Neighbours must be the PM's focus
Neighbours must be the PM's focus
07 Jul 2010
Professor Dennis Altman
Originally published in The Age on 7 July, 2010.
Neither Julia Gillard nor Tony Abbott has much experience nor, it seems, much passion for international affairs. Despite this, Gillard has already initiated a round of regional diplomacy aimed at defusing the panic over asylum seekers.
It is encouraging that the Prime Minister is speaking to the leaders of East Timor and New Zealand, and thinking imaginatively about regional co-operation. To slow the flow of people desperate for asylum will require ongoing commitment to ending conflicts in and beyond our immediate region.
Threats to security are rapidly becoming more complex, and whoever is prime minister will need to devote considerable time to mastering fast-changing global architecture. Unlike Kevin Rudd, neither leader has much experience from which to draw.
Foreign policy may be where Gillard and Abbott are most alike. They are stalwart believers in the American alliance, and staunch allies of Israel. Abbott's monarchism might make him more sympathetic to Britain, but Gillard is, after all, British born. Neither seems to have reflected much on the countries in our region, although Gillard made several trips to India as deputy prime minister.
They grew up at the end of the Cold War, and the period of American triumphalism that is coming to an abrupt end. They are too young to have been scarred by the memories of Vietnam, although Abbott was clearly shaped by the ideological battles of the Cold War.
Since World War II, faith in the American alliance has been the bedrock of Australian foreign policy, except for a brief wavering during the Whitlam period.
The primary reason for our involvement in Afghanistan is the alliance, and the immediate challenge for Australia is rapidly declining support in the US for that war.
Already our troops have been in Afghanistan for longer than we had forces in Vietnam. As support for the intervention wavers in the US, despite a commitment by President Barack Obama to start troop withdrawals next year, even the most ardent ally will need to be very cautious in managing their commitment. One hopes the Australian government will listen to its conservative counterparts in New Zealand, who have ruled out further military involvement.
Most strikingly, the past decade has seen the rise of non-Western states to positions where they have significant political and economic power. Australians have been most aware of this in the case of China, where even a prime minister with considerable expertise had little influence in Beijing. But, increasingly, other countries - India, Russia, Brazil, Turkey, Indonesia and South Africa - are asserting a larger global role.
Rudd's response was to strengthen the G20, and during the global financial crisis that gave Australia unparalleled access to global decisions. The G20 may become less important, as groupings and regional blocs develop around issues.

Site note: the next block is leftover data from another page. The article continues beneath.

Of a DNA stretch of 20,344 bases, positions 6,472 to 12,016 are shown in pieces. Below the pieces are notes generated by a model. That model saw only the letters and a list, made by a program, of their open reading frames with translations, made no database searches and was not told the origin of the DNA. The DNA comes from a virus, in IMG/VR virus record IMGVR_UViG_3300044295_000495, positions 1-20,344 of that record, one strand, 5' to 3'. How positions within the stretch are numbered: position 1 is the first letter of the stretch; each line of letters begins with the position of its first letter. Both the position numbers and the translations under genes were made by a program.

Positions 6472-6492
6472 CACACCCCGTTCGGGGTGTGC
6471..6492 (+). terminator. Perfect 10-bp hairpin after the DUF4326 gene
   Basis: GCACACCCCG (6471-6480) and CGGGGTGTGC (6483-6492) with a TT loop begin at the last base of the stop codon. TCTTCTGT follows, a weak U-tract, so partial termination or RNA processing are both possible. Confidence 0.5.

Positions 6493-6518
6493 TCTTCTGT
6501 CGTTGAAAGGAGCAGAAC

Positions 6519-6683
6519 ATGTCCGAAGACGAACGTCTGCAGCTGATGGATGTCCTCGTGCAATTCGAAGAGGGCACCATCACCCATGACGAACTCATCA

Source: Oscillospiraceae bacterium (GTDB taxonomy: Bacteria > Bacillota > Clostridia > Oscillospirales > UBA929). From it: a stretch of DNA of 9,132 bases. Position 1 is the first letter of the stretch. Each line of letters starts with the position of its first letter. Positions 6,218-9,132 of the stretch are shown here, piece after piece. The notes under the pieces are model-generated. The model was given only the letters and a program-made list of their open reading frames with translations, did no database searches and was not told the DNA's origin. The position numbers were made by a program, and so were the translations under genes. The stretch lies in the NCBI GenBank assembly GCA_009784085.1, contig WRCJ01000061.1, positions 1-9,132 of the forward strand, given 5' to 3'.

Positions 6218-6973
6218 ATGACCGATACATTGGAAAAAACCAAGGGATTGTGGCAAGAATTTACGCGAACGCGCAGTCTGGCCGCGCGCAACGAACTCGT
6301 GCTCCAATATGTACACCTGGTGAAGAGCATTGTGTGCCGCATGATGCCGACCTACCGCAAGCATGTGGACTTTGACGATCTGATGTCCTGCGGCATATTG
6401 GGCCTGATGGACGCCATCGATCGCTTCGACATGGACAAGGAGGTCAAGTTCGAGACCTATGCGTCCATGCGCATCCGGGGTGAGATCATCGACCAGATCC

In this environment it is no longer possible for Australia to rely on a great and powerful ally, however attractive the current US administration.
Australia is not a big power, and as countries with far larger populations become wealthier, we will be relatively less so. Neither does Australia belong to any regional bloc, in a world in which regional groupings are important.
This means we need pay particular attention to what some call the proximate region, while building goodwill globally. While Rudd's bid for membership of the Security Council may have been overstated, it meant Australia sought engagement with countries in Latin America and Africa that have often been overlooked.
Both leaders see Australia as part of "the West", committed to supporting democracy and human rights. It is less clear that they recognise that many Asians see these terms as a cloak for Western interests. A certain agility is required for Australia to support the values we share with other Western nations while interacting with neighbouring states where democratic structures are fragile and respect for rights is weak.
Both Australian political parties have pledged to increase Australian development assistance, and the parliamentary secretary, Bob McMullan, has infused AusAID with a new energy. McMullan is retiring, and the next prime minister should create a cabinet position for international development, as is the case in Britain, and appoint someone with sufficient energy and skill to turn financial commitments into clear policy impact.
Rudd ensured that the next Commonwealth Heads of Government Meeting takes place next year in Perth (a nod to Foreign Minister Stephen Smith).
More than 50 heads of government, including five members of the G20, will attend this meeting. This is an opportunity for a genuine breakthrough in Australia's relations with many of the poorest and most vulnerable nations around the globe.
Learning on the job is always a challenge. Given the personalities of our two party leaders, I'd have considerably more faith in Gillard adjusting to the changing world than her opponent.